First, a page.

At STH, we rarely cover earnings releases, but after listening to the Intel Q4 2020 earnings call, I thought it may be prudent to discuss a few parts. Earnings announcements and summaries are laboriously crafted. As a result, they carry specific messages both in what they discuss, and what they omit. We wanted to discuss a few key messages from this week’s announcement.
The Quick Intel Q4 2020 Summary
First off, reports of Intel “dying” is a bit exaggerated at this point. In terms of a business, Intel is still making money and a lot of it. Intel’s management tone has certainly incorporated the notion that there is room for improvement, but increasing revenue and earnings also means Intel has resources. It is better to have resources when you need to pivot a company than not have them.
Intel mentioned Ice Lake is “shipping”. This is likely D1 stepping Ice Lake, not “retail” D2 stepping if they are discussing meaningful quantity. Perhaps the most fascinating part of this slide is not what is on the slide even with Sapphire Rapids, Ice Lake, Habana Goya2, and Xe GPUs on there. Instead, one may ask, where are the FPGAs? That was billed as a growth center when the acquisition was announced. Given Q4 had the AMD to Acquire Xilinx news, it is notable that FPGAs did not make the “Our Priorities” slide. FPGAs are leading 10nm parts and one of Intel’s main rivals is making a big bet in the space, yet FPGAs are not a priority for Intel. Around the time of the Altera deal’s announcement, Altera was around $2B in revenue, and it is perhaps Intel’s best XPU story currently.
On the EPS waterfall, the note is are interesting. We see “DCG competitive pricing environment.” AMD, and cloud providers that are now building Arm CPUs are ratcheting up competition for Intel. This was not the case only a few years ago.
ASPs (average selling prices) declining in DCG is only part of the story since unit volumes are down too. Let us get to some notes from the call.
Cloud “Digestion” or Indigestion?
First, cloud customer “digestion” is an interesting concept. Intel said that part of the Q4 cloud segment softness was due to customers digesting purchases from earlier in the year. We know that cloud customers are buying AMD EPYC Milan. Ice Lake is headed to clouds as well. Also, cloud service providers had excellent growth in 2020 due to shifts in the market. As more folks were staying home, IT and data centers served as the virtual offices and even trade shows.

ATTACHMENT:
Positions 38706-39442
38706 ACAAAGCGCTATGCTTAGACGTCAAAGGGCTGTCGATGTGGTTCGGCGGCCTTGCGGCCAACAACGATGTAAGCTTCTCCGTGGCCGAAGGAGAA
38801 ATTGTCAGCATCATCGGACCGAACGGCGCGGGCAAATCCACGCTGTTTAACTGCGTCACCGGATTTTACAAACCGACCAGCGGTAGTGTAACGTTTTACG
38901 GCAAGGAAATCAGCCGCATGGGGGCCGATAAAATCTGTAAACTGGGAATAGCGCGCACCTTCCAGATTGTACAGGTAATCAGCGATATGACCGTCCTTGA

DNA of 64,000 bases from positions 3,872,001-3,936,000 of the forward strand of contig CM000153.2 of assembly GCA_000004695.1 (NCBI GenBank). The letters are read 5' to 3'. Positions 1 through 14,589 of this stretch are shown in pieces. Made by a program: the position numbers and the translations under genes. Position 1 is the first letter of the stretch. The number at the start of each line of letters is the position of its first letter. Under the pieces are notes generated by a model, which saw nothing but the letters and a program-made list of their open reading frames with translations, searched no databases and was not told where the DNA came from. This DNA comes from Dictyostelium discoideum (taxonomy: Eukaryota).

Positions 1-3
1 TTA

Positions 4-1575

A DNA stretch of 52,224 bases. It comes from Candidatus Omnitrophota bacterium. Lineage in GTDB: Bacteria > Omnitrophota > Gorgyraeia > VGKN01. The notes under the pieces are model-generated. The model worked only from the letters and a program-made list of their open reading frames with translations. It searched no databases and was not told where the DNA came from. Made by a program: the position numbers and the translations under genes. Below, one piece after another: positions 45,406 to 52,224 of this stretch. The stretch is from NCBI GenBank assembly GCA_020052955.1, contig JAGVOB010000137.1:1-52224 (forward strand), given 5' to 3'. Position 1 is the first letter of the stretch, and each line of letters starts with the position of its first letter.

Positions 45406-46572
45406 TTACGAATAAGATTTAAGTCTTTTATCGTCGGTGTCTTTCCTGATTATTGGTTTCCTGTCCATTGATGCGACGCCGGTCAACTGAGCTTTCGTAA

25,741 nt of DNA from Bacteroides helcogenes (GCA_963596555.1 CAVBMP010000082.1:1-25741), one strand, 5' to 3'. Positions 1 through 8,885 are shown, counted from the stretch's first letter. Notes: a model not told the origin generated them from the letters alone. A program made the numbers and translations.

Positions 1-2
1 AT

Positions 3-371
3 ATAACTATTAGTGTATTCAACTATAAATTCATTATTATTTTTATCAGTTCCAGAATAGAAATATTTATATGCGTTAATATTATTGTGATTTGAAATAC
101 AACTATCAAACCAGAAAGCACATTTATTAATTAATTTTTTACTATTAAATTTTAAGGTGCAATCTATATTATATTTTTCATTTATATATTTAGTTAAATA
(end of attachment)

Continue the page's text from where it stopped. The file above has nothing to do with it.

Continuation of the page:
Cloud providers continued healthy growth in 2020. We would expect that more revenue is driven by more consumption whether that is a bare instance or a platform delivered on infrastructure. Spending several quarters in a “digestion” cycle seems odd. The cloud market is concentrated into a small enough customer base that the major players all having a similar built out is not good for the industry. Many of the hardware providers that are making servers operate in the low single digit percent margin range. Having all providers build-out/ update at the same time, then effectively stop would be terrible for their business.
The term “digestion” may have a different meaning here. Our sense is that it likely means that the cloud providers knew Ice Lake was coming, and slowed purchases for the new hardware. After-all, if you are Amazon AWS and want to have a new instance type, you likey would plan that instance type to coincide with a new chip being deployed. Perhaps “digestion” means that customers continued to purchase additional capacity based on needs for existing instances, but did not turn lifecycles with a new architecture as they waited for the 10nm Ice Lake ramp. If that was the case, then maybe the better term is “indigestion” or fasting before a feast.
Intel saw revenue up 11% Y/Y while top cloud providers saw revenue up in the 30-40% range Y/Y. Assuming these cloud providers purchased more than they needed earlier in 2020, and were still working through it, it seems like we would have seen higher than 11% increases. Instead, it seems like Intel is feeling pressure from competitive sources (AMD) or competitive customers (Arm designs by cloud providers such as AWS Graviton2) or both. Unit volumes seem like they were down less than ASPs which means Intel is giving more discounts to sell its product in a more competitive market.
For those STH readers who are non-native English speakers, terms like these are used often to obfuscate or to avoid describing the actual condition.
Intel 7nm Update
One of the interesting parts of the earnings call was that Intel pushed a plan for 7nm and also discussed a 2023 roadmap. They said that the team had been doing work since the July earnings call, which prompted our The 2021 Intel Ice Pickle How 2021 Will be Crunch Time article. In the end, they have been working on not just improving yield on 10nm parts but also 7nm.